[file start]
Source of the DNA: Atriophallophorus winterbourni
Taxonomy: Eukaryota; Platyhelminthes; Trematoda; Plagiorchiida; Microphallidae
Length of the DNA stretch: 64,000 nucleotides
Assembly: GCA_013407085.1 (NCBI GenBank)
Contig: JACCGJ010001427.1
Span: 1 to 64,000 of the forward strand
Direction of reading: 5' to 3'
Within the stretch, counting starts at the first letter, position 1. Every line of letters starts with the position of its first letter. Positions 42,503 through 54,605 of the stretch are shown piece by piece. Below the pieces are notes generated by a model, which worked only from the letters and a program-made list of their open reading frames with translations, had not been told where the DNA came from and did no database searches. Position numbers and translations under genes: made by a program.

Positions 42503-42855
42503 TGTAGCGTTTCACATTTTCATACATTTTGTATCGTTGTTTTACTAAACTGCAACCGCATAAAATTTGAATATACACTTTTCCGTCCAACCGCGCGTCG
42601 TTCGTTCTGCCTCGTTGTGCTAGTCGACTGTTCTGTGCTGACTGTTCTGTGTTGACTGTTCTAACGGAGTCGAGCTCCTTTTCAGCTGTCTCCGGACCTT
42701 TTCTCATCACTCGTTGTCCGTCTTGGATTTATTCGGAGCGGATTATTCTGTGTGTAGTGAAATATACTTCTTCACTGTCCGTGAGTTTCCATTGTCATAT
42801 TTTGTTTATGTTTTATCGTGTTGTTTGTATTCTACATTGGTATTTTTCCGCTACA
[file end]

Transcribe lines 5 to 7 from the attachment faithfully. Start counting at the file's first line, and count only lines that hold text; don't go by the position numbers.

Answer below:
Contig: JACCGJ010001427.1
Span: 1 to 64,000 of the forward strand
Direction of reading: 5' to 3'